#2: Use this simple tool to prevent I-9 penalties & finesIn case you’re actually audited by ICE (Immigration and Customs Enforcement), even if you have compliance issues, showing you made a good faith effort to ensure I-9 compliance can prevent higher fines. Good faith efforts to comply with I-9 regulations include documenting your actions to identify & rectify any errors.
Here’s how:Download our simple I-9 Audit Compliance Log, that lets you track all your I-9 activities in 1 place. This simple tool will demonstrate your good-faith efforts to comply with I-9 rules in case your company is audited. For employees where you need corrected I-9 information or documents, write the name of each active employee on a separate row. Next, in the Issue column, write the error or issue needing correction. Finally, in the Action Date and Action Taken columns, write the date you took action and what action you took. For example: 6/14/2017, Requested employee signature on I-9.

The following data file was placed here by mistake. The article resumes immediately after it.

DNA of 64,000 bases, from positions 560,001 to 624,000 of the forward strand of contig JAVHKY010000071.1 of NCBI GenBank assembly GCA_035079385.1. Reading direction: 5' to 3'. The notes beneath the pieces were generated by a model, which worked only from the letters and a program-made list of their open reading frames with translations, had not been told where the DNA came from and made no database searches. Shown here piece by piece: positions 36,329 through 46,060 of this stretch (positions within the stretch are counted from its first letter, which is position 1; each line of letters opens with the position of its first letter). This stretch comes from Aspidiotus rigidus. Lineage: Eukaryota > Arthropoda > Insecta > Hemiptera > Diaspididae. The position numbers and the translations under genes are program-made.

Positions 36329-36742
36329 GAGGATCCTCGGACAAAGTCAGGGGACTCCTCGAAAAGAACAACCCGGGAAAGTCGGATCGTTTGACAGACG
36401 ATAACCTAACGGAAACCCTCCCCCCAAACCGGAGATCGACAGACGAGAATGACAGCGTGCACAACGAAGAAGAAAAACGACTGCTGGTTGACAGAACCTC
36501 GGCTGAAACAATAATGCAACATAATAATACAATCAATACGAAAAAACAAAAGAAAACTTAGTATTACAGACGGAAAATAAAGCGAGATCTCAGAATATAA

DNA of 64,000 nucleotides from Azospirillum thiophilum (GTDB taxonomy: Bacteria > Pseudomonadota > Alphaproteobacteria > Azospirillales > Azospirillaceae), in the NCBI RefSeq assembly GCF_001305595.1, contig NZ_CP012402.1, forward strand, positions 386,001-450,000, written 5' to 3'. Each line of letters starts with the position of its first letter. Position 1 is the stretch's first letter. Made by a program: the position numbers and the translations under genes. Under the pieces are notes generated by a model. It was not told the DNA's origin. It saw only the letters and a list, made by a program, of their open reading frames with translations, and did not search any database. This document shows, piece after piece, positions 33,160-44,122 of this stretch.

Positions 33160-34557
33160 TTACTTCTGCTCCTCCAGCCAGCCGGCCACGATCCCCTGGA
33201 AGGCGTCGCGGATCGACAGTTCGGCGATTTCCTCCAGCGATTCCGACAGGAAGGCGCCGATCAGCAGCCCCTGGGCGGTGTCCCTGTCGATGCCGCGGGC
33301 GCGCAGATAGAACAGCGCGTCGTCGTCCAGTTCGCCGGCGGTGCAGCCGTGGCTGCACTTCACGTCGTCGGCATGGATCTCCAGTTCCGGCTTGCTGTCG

#3: Spot fake documents like a CSI proYou DON’T need to be a document expert to comply with I-9 documentation requirements. You only need to act in good faith. Still, you can tap into your inner CSI, put on your detective cap, and use these quick tricks to spot potentially fake identification documents.
Here’s how:Remember, you don’t have to do any exhaustive document analysis. The following quick checklist is a simple way to systematize your process. Print this simple checklist and keep it in your new-employee onboarding file so you can be systematic in looking for the most common signs of fraudulent documents:
- misspellings (e.g., “identifation” or “Imigration”)
- crooked lines
- pictures that are out of focus
- computer-generated signatures
- overly large or small fonts
- extended spacing between letters
#4: Automatic I-9 compliance: create a monthly recurring appointment for a quick self-auditSince I-9 paperwork errors can cost up to $2,156 per employee in fines, it’s crucial to have a process to manage your compliance. The easiest way to do that is to pre-schedule a day & time every month where you dedicate that time, even just 60 minutes, to reviewing I-9s. Keeping that I-9 self-audit appointment sacrosanct ensures nothing else distracts you from actually doing it.